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55 Cards in this Set

  • Front
  • Back
What is an adenoma?
An adenoma is a benign neoplasm of glandular epithelium.
What is a papilloma?
A papilloma is a benign neoplasm of squamous or transitional cell epithelium. Some benign glandular neoplasms may also be called papillomas, depending on morphology.
What is a carcinoma?

What are the different types of carcinomas?
A carcinoma is a malignant neoplasm of epithelial tissue.

Squamous cell carcinoma
Transitional cell carcinoma
What is a lipoma?
A lipoma is a benign mesenchymal neoplasm of adipose tissue.
What does the suffix -oma indicate?
Something ending in -oma is a benign mesenchymal neoplasm.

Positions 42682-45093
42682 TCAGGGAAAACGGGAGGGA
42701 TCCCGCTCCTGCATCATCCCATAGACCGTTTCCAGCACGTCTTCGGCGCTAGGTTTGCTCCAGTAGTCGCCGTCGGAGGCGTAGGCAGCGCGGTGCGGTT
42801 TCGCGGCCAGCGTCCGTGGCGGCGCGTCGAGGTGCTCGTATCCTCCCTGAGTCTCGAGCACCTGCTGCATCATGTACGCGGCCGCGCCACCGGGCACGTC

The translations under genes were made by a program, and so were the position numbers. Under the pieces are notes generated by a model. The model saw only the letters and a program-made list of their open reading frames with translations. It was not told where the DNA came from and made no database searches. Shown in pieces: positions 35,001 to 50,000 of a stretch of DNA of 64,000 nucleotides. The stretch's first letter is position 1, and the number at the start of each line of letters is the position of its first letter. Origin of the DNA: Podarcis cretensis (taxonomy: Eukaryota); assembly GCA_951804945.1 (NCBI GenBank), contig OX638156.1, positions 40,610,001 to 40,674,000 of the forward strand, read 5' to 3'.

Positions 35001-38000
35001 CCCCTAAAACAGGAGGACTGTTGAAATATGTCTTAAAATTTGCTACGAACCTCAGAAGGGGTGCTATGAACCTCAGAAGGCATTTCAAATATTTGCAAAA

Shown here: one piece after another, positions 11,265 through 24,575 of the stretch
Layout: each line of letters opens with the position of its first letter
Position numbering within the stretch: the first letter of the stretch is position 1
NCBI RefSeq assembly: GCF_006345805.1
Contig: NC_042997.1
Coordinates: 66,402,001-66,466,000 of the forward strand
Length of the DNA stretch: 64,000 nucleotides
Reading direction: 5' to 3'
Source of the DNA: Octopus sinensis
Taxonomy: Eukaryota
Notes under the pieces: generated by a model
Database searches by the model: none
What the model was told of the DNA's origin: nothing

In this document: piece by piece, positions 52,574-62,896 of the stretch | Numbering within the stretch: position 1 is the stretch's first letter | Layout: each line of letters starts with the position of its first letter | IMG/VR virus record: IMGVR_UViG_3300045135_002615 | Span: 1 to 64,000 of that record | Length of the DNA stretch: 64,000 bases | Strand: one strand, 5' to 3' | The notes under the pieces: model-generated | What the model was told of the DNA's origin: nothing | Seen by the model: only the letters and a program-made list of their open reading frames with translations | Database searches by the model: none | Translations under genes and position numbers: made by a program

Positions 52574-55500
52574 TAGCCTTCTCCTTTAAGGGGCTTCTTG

What is a sarcoma?
A sarcoma is a malignant neoplasm of mesenchymal tissue.
Define anaplasia.
Anaplasia describes de-differentiated cells that are characteristic of malignant neoplasms. Pleomorphism is usually present with anaplastic cells, and they also usually have large, darkly staining nuclei.
What is the difference between atrophy and hypoplasia?

List the six causes of atrophy.
Hypoplasia is a type of atrophy, as atrophy is defined as a decrease in the number or size of cells, and hypoplasia is a decrease in the number of cells.

The seven causes of atrophy are:
1. Disuse
2. Denervation
3. Loss of nutrients
4. Pressure
5. Loss of trophic hormones
6. Senile atrophy
What is the difference between hypertrophy and hyperplasia?

List the two general categories of reasons for these conditions.
Hypertrophy is increased cell size, while hyperplasia is increased cell number.

These conditions may be the result of changes in physiologic conditions, or pathological conditions.
What is the difference between metaplasia and dysplasia?